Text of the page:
The Mac has long needed a built-in backup application to preserve important files to CD, DVD, a network file storage device, or another Mac. .Mac users now have Backup 3.0. Is it worth $99 a year?
Apple introduced a long-awaited revision to a much reviled backup application called, creatively, ‘Backup.’ It was one of those applications I loved to hate.
Why? It just didn’t work very well. Now, as part of the $99 .Mac account, Apple offers more storage space, more goodies, and Backup 3.0. Is it worth it?
This Backup is different and not the same animal (thankfully). The new Backup is aimed at backing up your digital iLife, and comes with a variety of preset backup plans.
What gets backed up? Start with iPhoto files, iTunes libraries, and, if you squeeze your eyes shut, you can imagine backing up iMovie movies, iDVD projects, and GarageBand projects.
You just won’t back up the latter to your .Mac account.
You’re not limited to the one-step, one-click preset backup plans, either. Customize the preset plans or create one just to your liking. Backup makes to process rather simple.
Didn’t like the previous versions of Backup? You were not alone, as Mac users flocked to other backup solutions like SuperDuper! and Deja Vu and Retrospect and the like. Why? Backup couldn’t be trusted to backup.
How is Backup 3.0 better? It’s new from the ground up, has a new scheduler, and takes advantage of Spotlight search to find any and all files you need to backup.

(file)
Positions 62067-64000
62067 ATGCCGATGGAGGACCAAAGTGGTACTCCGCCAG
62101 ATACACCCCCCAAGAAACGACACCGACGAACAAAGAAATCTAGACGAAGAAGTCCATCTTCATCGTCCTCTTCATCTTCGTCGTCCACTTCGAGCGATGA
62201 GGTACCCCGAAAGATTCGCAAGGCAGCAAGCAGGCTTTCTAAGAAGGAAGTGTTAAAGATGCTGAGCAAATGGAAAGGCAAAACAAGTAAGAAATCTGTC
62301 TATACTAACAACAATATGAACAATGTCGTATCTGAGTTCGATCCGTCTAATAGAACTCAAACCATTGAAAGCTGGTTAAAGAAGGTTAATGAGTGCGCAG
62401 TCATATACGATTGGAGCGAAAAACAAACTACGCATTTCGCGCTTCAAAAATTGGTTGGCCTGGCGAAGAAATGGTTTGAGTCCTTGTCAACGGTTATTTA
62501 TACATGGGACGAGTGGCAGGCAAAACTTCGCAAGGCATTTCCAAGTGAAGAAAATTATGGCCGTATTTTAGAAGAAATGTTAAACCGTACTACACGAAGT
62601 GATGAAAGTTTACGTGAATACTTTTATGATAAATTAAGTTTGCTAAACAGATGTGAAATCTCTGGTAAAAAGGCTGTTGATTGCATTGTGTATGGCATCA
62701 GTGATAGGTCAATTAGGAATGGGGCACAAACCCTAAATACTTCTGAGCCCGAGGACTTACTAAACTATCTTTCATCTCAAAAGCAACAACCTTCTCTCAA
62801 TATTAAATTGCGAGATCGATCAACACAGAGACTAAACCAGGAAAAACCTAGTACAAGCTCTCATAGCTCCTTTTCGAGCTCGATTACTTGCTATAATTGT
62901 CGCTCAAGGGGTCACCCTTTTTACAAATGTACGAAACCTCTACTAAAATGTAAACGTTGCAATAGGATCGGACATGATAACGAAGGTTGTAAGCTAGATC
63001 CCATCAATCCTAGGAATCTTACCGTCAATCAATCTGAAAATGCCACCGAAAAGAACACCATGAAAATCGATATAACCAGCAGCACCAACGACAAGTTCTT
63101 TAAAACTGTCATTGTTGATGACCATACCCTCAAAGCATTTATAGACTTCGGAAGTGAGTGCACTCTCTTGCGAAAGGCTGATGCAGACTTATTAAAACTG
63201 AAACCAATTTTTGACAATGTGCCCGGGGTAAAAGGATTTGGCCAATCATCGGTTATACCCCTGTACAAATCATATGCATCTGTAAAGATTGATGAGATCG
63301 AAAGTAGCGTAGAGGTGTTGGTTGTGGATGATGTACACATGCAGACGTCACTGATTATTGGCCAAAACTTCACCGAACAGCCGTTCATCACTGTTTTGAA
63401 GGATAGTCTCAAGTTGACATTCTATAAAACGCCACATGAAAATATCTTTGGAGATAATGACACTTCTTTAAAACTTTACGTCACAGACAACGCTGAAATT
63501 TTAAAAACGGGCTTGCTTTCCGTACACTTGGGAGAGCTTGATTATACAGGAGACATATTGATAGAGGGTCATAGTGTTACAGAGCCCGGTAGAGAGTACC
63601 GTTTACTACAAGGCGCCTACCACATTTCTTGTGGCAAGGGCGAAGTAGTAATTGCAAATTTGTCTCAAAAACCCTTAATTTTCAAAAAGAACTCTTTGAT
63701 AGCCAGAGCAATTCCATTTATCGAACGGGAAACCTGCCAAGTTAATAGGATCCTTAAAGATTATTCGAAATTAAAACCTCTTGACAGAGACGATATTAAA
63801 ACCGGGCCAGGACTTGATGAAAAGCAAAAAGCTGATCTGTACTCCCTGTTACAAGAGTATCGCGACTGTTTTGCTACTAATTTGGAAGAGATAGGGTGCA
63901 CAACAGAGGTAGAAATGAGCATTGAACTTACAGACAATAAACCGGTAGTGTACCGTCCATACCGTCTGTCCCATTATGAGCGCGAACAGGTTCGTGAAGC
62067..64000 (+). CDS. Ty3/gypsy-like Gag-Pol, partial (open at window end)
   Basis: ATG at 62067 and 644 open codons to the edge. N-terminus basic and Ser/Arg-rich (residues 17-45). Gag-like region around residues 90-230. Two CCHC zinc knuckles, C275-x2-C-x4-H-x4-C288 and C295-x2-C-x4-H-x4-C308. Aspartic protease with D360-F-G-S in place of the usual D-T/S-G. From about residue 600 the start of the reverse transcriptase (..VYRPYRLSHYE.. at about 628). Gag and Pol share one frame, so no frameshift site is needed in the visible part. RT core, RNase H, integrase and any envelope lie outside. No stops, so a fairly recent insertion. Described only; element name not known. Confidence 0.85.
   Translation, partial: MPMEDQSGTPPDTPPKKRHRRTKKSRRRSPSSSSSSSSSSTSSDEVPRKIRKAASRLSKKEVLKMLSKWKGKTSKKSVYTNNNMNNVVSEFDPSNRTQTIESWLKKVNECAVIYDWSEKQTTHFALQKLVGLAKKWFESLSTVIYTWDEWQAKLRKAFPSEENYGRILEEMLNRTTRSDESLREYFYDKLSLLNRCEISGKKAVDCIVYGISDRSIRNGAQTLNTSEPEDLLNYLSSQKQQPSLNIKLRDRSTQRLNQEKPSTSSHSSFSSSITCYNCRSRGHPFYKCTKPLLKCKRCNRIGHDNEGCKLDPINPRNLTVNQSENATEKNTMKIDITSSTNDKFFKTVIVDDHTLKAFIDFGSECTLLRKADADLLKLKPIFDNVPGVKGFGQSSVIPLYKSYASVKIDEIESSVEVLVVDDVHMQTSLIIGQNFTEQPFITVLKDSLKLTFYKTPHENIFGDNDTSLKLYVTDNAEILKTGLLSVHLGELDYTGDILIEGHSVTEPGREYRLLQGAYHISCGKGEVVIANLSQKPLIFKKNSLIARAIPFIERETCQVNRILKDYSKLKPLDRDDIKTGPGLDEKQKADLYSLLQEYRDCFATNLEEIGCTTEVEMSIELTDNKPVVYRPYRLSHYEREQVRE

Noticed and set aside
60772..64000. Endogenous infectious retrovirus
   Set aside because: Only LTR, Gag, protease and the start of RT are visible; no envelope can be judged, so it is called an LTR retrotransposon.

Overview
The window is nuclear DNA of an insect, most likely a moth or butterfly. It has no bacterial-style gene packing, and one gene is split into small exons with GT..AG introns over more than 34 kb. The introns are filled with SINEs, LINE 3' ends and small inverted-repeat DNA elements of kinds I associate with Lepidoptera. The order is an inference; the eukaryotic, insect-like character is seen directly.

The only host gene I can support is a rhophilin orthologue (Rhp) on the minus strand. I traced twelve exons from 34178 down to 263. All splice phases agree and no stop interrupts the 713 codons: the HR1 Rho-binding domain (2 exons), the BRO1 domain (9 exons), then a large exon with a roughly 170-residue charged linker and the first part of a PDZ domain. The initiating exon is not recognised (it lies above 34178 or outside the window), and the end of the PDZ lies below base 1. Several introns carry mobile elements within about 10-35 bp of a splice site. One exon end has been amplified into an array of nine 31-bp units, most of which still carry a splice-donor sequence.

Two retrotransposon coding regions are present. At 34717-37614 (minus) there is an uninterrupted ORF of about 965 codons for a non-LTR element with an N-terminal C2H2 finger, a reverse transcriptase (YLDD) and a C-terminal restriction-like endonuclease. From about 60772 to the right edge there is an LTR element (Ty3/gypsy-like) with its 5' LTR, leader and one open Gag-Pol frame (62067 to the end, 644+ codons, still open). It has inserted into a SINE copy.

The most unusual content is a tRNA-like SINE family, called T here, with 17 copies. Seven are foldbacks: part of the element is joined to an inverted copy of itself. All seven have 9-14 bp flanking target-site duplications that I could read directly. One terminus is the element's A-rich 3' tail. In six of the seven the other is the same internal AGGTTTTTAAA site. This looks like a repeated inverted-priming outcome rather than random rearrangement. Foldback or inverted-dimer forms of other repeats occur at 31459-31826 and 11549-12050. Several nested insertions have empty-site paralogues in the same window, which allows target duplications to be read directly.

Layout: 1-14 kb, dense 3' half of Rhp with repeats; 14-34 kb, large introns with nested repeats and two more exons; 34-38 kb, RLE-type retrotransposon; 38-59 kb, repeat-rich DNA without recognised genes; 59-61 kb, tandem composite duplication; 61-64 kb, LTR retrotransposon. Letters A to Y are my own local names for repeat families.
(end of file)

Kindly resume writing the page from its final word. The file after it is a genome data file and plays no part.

Better yet, Backup 3.0 isn’t limited to a single function. Add files to your ‘backup plan.’ Browse, use Spotlight, or grab whole folders, all preferences, or just a few.
For the first time, Apple might be on to something with this Backup. Except the price. You need to be a .Mac member to make this work. Of course, if you’re cool, you’re a .Mac member. I learned that during Step 9 of my Reality Distortion Field Anonymous meeting.
Backup 3.0 doesn’t seem to care where you backup. iDisk. CD. DVD. External FW drive. Another hard drive.
Plus, the backups are not only scheduled (I report, you decide), they can be set to be incremental. That means only files that have changed actually get backed up. That saves time and bandwidth.
The added storage to the .Mac account will now come in handy. Here’s hoping that Apple figures out a way to speed up using the iDisk storage, otherwise, 1 gigabytes could take until NFL playoffs.
The .Mac Family Pack allows for 2 gigabytes of storage and the .Mac account can be extended to family members, groups, etc.
In putting Backup 3.0 through the paces, I set up an external hard drive for the Home directory, and used .Mac for select files (bookmarks, preferences, and other files important to backup off site).
In fact, it’s the ‘off site’ feature that may keep me using the .Mac account and Backup.
Backup is simple to use, easy to figure out, and seems to do well in copying files to another volume, and copying select files to the iDisk. Once I had a few backups, I backed up again, in much less time.
Glitches? None. Yet. Judging from the history of glitches in previous versions of Backup, I’m cautiously optimistic.